Factor V Leiden increases the risk for recurrent fetal loss, possibly due to placental thrombosis.40,41 Testing in women with recurrent pregnancy loss may be important, since antithrombotic therapy may be effective in allowing these women to carry a pregnancy to term.42 Factor V Leiden has also been associated with increased risk of severe preeclampsia, placental abruption, unexplained intrauterine fetal growth retardation, and stillbirth.41,43,44 On the other hand, given that factor V Leiden-associated thrombophilia is an adult-onset disorder of low penetrance, fetal testing is not indicated. For similar reasons, routine newborn screening for factor V Leiden is not recommended.
Increasing age is a strong independent risk factor for venous thrombosis, and for this reason, many physicians do not attempt to identify genetic risk factors in elderly patients with venous thrombosis. However, at least two studies have shown that among factor V Leiden carriers, the first lifetime episode of VTE usually occurs after age 50 years, suggesting that testing for this mutation should not be limited to young patients.38,45 In another study, 26% of men over age 60 with a first episode of idiopathic venous thromboembolism had factor V Leiden.21
The weight of currently available evidence suggests that arterial thrombosis, myocardial infarction, and stroke are not associated with factor V Leiden.21 An exception is myocardial infarction in young (<45 years old) female smokers, in whom the combination of the two factors increases the relative risk 32-fold.46 Factor V Leiden has also been implicated in younger adults (<50) who develop arterial thrombosis in the absence of other risk factors for atherosclerotic disease.47,48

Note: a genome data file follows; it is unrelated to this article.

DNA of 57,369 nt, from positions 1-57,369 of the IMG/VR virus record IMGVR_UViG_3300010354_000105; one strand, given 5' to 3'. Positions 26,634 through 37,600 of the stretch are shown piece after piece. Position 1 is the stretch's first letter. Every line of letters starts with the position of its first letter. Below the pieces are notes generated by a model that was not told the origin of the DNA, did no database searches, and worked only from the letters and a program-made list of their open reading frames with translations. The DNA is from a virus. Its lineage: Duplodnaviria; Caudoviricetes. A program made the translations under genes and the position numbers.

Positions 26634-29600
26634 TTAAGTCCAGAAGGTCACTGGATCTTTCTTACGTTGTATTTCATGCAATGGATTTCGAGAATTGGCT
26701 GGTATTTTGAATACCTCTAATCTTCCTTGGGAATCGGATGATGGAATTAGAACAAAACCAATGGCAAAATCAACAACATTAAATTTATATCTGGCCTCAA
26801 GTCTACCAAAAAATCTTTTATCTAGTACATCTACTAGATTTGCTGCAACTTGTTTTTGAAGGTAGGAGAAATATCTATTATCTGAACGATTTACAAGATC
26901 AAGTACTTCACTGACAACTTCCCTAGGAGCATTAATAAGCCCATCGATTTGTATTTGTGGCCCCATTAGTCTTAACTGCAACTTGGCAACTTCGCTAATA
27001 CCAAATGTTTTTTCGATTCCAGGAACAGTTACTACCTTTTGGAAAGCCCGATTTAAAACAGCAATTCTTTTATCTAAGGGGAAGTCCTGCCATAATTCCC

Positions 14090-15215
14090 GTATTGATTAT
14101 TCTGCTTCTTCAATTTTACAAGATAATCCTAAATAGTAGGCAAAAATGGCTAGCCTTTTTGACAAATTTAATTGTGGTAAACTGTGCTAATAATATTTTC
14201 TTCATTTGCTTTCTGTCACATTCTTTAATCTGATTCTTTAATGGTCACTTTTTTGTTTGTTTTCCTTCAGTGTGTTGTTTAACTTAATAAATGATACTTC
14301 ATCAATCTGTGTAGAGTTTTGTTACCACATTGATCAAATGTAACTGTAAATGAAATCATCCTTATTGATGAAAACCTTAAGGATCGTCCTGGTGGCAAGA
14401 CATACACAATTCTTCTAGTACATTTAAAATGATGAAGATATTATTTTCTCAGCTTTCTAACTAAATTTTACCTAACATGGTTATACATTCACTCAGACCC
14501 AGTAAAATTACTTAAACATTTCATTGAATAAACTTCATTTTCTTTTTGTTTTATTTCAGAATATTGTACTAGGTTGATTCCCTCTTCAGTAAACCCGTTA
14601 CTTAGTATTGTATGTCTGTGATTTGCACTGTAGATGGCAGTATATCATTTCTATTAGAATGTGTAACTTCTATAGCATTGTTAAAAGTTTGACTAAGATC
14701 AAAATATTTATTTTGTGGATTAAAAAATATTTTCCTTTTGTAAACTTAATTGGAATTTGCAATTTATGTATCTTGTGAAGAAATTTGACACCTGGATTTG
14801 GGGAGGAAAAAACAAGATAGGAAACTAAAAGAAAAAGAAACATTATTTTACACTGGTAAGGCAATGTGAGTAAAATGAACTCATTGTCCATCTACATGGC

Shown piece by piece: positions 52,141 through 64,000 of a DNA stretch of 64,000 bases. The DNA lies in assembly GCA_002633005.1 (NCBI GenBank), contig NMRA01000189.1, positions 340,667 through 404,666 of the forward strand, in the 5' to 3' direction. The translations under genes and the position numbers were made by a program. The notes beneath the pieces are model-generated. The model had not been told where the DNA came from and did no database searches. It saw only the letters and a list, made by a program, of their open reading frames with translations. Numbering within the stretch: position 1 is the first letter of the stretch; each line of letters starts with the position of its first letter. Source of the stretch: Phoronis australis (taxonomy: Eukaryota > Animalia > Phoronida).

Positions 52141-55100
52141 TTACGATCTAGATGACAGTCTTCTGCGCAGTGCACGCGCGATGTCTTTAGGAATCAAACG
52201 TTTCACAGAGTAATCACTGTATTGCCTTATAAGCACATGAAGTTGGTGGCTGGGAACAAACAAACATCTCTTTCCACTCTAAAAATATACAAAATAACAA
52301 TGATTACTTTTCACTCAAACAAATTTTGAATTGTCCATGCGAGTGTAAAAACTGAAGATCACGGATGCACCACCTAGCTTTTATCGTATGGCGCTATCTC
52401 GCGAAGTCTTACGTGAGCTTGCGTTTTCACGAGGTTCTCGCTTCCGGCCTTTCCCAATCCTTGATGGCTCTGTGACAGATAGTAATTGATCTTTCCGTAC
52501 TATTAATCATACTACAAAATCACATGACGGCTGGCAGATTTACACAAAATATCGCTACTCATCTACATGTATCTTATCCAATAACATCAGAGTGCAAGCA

Recommendation 2
Opinions and practices regarding factor V Leiden testing vary. Some physicians advocate testing of all patients with venous thrombosis except when active malignancy is present. Others exclude testing in patients over age 60 in the absence of a family history of thrombosis or a previous thrombotic event.
There is growing consensus that testing should be performed in at least the following circumstances (these are the same general recommendations for testing for any thrombophilia):
  • [filled square] Age <50, any venous thrombosis.
  • [filled square] Venous thrombosis in unusual sites (such as hepatic, mesenteric, and cerebral veins).
  • [filled square] Recurrent venous thrombosis.
  • [filled square] Venous thrombosis and a strong family history of thrombotic disease.
  • [filled square] Venous thrombosis in pregnant women or women taking oral contraceptives.
  • [filled square] Relatives of individuals with venous thrombosis under age 50.
  • [filled square] Myocardial infarction in female smokers under age 50.
Testing may also be considered in the following situations:
  • [filled square] Venous thrombosis, age >50, except when active malignancy is present.
  • [filled square] Relatives of individuals known to have factor V Leiden. Knowledge that they have factor V Leiden may influence management of pregnancy, and may be a factor in decision-making regarding oral contraceptive use.
  • [filled square] Women with recurrent pregnancy loss or unexplained severe preeclampsia, placental abruption, intrauterine fetal growth retardation, or stillbirth. Knowledge of factor V Leiden carrier status may influence management of future pregnancies.
Random screening of the general population for factor V Leiden is not recommended.